When deposited onto the surface 24, the material 20 is exposed to ambient air and begins to dry. After a period of time, the wet texture material to 20 b dries sufficiently to change into the solidified texture material 20 c. The solidified texture material 20 c is no longer malleable and may be coated with paint using conventional painting techniques without altering the physical structure thereof. Accordingly, as shown in FIG. 5, the paint layer 34 may be applied to the solidified texture material 20 c without changing the desired texture pattern associated with the texture material 20 in the wet and solidified forms 20 b and 20 c.

As generally described above, the texture material 20 is formulated such that the visual appearance of the texture material 20 in the wet form 20 b differs from that of the texture material 20 in the solidified form 20 c. The change in visual appearance between the wet and solidified forms 20 b and 20 c may take the form of any one or more of a number of characteristics such as glossiness, color, or the like. The person making the repair is thus able to visually discern when the paint layer 34 may be applied over the patched portion 30.

In general, the liquid form of the texture material 20 a comprises a base or carrier, a binder, a filler, and a change material or pigment. If the dispensing system used is an aerosol system, the liquid texture material 20 a will further comprise a propellant material. Optionally, the texture material 20 may comprise an aggregate material.

The primary difference between the liquid and wet forms 20 a and 20 b of the texture material 20 and the solidified form 20 c thereof is the moisture content. The moisture content of the texture material 20 is determined by the carrier and optional propellant. The carrier and propellant are liquids that allow the texture material 20 to flow when in the liquid form 20 a. The carrier (or base) is typically water which will evaporate over a time period determined by conditions such as heat, humidity, and the like. If used, the propellant typically immediately gasifies as the liquid form 20 a of the material 20 is sprayed from the dispensing system 22. Once the liquid ingredients have dissipated, the binder adheres to the surface being coated and holds the filler, pigment, and any other ingredients in the physical structure corresponding to the desired texture pattern.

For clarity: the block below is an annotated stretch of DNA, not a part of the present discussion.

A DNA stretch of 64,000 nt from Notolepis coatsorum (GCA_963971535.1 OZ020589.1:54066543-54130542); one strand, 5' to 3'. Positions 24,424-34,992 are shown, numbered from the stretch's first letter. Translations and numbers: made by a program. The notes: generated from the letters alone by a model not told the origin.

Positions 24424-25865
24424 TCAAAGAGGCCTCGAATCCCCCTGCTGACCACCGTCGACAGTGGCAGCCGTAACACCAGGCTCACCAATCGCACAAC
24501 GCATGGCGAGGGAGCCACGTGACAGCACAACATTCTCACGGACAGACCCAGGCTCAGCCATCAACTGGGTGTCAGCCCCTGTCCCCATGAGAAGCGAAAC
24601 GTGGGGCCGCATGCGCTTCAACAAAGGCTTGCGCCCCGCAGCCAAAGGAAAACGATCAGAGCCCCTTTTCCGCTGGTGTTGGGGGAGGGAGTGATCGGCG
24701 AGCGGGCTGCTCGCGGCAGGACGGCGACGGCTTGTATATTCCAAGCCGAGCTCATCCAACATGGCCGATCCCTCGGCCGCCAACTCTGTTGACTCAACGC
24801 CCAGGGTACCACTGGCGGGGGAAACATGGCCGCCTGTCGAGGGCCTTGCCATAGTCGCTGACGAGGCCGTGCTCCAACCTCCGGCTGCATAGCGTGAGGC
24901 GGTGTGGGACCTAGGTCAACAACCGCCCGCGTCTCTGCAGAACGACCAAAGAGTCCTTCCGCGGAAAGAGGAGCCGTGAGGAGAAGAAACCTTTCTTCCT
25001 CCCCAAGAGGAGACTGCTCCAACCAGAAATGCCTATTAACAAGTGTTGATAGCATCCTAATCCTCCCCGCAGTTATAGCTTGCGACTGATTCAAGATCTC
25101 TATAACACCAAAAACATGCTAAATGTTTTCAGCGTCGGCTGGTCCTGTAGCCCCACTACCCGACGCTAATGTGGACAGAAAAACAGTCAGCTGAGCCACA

One characteristic of the texture material 20 is thus that the appearance thereof changes with changing moisture content. The change material or pigment can be any one of a number of materials the appearance of which changes with moisture content. The characteristics of the change material or pigment that change may include sheen and color. As examples, the sheen of the change material or pigment can change from flat to glossy, or vice versa, or the color of the change pigment can change from dark blue to light blue, or vice versa. In any case, this change should be noticeable with the unaided eye.

Desirably, the characteristic of the change material pigment that changes when the texture material 20 is in the solidified form is noticeably distinguishable from the similar characteristic of the pre-existing surface coating 28. For example, if the sheen of the pre-existing surface coating 28 is flat, the texture material 20 could dry to a high gloss finish when in the solidified form. If the color of the pre-existing surface coating 28 is white or off-white, the texture material 20 could dry to a color such as blue or red that can easily be distinguished from that of the surface coating 28.

The following Table A contains a number of example change materials or pigments.

TABLE A
Material Dry Color Dry pH Wet Color Wet pH
Methyl violet Yellow 0.0 Blue 1.6
Thymol blue Red 1.2 Yellow 2.8
Methyl orange Red 3.2 Yellow 4.4
Bromocresol green Yellow 3.8 Blue 5.4
Methyl red Red 4.8 Yellow 6.0
Litmus Red 5.0 Blue 8.0
Bromothymol blue Yellow 6.0 Blue 7.6
Thymol blue Yellow 8.0 Blue 9.6
Phenolphthalein Colorless 9.4 Pink 10.6
Thymolphthalein Colorless 9.4 Blue 10.6